Installing Hashicorp Vault on Ubuntu 16.04

Hashicorp is all kinds of awesome. That’s the real story here, but this is meant to highlight just one portion of the overall Hashicorp ecosystem. We are going to install Vault on Ubuntu in order to create a platform for storing secrets. This is part of the foundation of much of the 12-factor app concept, and the only way to truly get to a point of fully automated deployments without risking credential storage in code, or through manual input.

My example is running on a server in Digital Ocean. You can do the same with a simple 512 MB RAM/1 CPU instance which is the lowest cost alternative that they offer.

NOTE: This is a simple deployment in dev mode for a quick test. This is NOT a production-style deployment. Make sure to treat the server and any secrets you store inside it accordingly.

Installing from the Vault Binary

Many people are already cringing at the binary versus build from source decision. I’m going with the fast track just to get you up and running.

First you go to the Vault website to find the latest binary available. At the time of this writing, it is version 0.6.2 and is available by going to the download site here.


We want the Linux 64-bit binary. Just right-click the link to get the source URL which we will download right into the Linux box using cURL:


Log into your Ubuntu system and download the zip file using the following command (replace the URL to match the latest build):

curl -O


We need to unzip the file. If you don’t have unzip already on the system, you can install by using the sudo apt-get install unzip or just apt-get install unzip if you’re running as root.

Unzip the file using the unzip command:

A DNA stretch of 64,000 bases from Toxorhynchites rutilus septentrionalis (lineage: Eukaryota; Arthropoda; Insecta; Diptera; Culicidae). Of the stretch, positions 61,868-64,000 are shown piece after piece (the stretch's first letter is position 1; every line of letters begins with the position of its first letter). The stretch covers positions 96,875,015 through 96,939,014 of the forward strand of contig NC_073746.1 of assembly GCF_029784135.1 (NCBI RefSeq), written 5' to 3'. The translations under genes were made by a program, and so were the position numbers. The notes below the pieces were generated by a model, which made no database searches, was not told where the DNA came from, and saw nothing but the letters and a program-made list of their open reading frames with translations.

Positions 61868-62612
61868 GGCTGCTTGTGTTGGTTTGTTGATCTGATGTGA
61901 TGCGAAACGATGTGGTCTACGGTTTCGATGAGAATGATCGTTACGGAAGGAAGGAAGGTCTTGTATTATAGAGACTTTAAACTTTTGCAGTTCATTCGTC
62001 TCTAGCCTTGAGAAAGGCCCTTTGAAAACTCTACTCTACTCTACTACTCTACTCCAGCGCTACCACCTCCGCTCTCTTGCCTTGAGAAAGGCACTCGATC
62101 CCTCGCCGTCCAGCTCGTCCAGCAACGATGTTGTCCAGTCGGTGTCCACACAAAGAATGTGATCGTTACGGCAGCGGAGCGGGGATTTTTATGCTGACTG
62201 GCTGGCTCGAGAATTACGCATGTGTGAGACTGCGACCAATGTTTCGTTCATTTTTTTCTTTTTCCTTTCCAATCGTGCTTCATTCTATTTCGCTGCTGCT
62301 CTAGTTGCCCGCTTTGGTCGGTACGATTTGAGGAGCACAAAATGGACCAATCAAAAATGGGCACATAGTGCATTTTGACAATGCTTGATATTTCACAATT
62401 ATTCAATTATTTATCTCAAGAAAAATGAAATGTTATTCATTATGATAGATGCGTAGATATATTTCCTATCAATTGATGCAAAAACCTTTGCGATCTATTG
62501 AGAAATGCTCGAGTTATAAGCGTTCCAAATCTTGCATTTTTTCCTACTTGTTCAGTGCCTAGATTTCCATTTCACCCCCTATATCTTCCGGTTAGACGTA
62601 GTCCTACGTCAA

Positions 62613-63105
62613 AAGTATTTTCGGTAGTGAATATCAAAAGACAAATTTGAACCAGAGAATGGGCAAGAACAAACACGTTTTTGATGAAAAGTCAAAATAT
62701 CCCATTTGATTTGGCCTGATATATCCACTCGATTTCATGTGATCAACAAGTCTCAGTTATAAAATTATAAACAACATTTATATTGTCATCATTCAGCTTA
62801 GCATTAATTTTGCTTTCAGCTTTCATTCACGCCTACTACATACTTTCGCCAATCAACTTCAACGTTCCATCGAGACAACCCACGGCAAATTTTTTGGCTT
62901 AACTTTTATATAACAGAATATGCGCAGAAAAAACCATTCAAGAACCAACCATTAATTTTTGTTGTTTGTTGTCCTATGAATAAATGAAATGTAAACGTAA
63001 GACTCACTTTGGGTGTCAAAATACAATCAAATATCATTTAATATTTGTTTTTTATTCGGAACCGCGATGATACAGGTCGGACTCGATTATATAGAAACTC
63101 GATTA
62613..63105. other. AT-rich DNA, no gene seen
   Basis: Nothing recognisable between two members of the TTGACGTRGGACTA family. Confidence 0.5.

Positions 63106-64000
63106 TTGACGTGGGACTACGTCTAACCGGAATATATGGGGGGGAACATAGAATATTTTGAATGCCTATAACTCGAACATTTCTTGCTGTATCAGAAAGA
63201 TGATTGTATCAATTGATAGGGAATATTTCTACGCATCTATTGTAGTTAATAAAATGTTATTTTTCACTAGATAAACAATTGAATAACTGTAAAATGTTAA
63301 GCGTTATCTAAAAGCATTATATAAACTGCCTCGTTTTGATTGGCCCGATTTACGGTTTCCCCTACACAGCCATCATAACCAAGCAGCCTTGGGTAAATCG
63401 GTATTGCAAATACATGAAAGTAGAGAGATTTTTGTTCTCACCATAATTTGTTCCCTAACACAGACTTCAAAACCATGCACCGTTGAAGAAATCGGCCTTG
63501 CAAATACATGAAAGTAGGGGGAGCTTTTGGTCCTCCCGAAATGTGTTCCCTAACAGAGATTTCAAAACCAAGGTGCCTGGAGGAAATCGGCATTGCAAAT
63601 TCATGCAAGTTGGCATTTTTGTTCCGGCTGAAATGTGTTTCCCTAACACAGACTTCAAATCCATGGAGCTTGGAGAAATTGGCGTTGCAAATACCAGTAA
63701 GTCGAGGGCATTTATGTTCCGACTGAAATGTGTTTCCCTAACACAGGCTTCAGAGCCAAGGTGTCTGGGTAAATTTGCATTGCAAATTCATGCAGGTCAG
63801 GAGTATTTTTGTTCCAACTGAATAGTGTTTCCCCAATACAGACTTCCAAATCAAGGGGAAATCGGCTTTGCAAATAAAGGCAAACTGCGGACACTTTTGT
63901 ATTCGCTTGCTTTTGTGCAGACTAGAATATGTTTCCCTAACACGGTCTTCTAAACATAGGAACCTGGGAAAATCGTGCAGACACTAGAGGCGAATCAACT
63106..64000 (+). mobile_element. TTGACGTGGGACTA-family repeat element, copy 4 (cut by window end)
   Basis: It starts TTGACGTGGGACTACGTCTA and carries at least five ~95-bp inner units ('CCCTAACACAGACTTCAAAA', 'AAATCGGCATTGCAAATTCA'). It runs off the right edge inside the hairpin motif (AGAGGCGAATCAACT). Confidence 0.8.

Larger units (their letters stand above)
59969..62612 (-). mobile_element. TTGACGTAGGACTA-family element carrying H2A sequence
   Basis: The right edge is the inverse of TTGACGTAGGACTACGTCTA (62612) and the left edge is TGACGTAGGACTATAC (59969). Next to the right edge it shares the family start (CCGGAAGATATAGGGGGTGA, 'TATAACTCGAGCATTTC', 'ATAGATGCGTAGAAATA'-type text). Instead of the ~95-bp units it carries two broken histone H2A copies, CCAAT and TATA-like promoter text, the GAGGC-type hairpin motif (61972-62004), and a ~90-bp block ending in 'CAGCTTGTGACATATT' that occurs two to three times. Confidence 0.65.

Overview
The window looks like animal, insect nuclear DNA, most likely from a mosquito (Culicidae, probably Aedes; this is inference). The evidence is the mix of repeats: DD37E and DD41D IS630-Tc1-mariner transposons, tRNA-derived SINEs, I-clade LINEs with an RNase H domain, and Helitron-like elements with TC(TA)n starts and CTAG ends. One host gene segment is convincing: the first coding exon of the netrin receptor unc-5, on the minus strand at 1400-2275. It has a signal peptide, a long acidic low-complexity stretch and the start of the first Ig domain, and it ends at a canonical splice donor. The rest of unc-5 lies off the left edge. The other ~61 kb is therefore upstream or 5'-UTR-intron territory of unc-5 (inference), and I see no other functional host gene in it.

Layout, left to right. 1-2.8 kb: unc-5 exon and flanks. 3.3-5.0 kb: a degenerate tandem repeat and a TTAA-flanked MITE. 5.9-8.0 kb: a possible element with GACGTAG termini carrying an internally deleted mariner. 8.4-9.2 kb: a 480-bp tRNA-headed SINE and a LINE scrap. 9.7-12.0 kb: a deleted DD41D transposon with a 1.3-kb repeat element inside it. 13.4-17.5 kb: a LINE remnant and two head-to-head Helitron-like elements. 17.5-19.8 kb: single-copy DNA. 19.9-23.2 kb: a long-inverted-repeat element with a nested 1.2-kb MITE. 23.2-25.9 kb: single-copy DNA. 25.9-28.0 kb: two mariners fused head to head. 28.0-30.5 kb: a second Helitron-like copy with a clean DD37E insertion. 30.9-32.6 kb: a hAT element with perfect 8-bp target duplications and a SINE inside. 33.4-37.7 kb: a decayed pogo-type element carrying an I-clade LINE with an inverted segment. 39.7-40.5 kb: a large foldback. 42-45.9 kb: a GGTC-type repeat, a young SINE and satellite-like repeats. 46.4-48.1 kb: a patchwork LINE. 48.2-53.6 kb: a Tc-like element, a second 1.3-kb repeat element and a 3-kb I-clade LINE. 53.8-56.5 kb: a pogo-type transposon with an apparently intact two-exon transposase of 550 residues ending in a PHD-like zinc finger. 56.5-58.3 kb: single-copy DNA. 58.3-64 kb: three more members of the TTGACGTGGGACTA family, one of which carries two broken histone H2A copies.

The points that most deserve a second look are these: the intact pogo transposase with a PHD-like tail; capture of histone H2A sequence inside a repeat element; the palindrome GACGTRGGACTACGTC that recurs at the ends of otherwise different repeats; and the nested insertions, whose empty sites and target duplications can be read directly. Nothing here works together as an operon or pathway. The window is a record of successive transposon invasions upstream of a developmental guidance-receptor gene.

Move the binary to a binary folder in the path by using the mv vault /usr/local/bin command and we will run the vault command to see that it’s working ok:


In order to use the same terminal session for running the server and also running the client, we are using Screen.  If you aren’t already familiar with this nifty utility, I have a quick blog on it here.

Start up a Screen session named vault using the screen -S vault command. This launches a separate terminal session within the terminal window:


Launch the vault server using the vault server -dev:


You will see the console log as it launches:


Use the Ctrl-A C sequence to open up a new interactive shell. That’s the Control key with A simultaneously, then the C key. That brings you to a regular shell. You can use the Ctrl-A key to switch back and forth as needed from now on.

Vault runs on an HTTP port instead of HTTPS when in dev mode. You’ll have to set up the vault URL using an environment variable on the localhost address: export VAULT_ADDR='’


Run the vault status command to make sure things are working as expected:


We can see the cluster ID, cluster name, seal status and other details in the results. We will create our test secret to the vault using the vault write secret/disco value=posse as a quick sample. You can change the value after the secret/ but you have to make sure to prepend it with secret/ like this:


Writing the secret is one thing. Let’s test the reverse process and read the secret. It is as easy as you imagine. Just use the vault read secret/disco command to see what value comes back:


Boom! We have our secret stored in the vault and were able to pull it back out. This is the most basic sort of test, but will set us up to do more experimentation in future posts and to set up a proper production implementation.

Use the Ctrl-A to get back to the console of your vault server. Once there, you can Ctrl-C to halt the server. You’ll see the Vault shutdown triggered in the console and then the sealing of the vault occurs. Even when it is shut down suddenly, the vault is safely sealed so that it can’t be compromised.


Try the same command of vault read secret/disco and you will see the expected result:


As expected, the vault does not reply because it’s been shut down and is sealed. Like I mentioned, this was just a quick test and was not meant to do anything big. We just wanted to show how easy it is to get a basic implementation up.

This is just the start.

Leave a Comment

This site uses Akismet to reduce spam. Learn how your comment data is processed.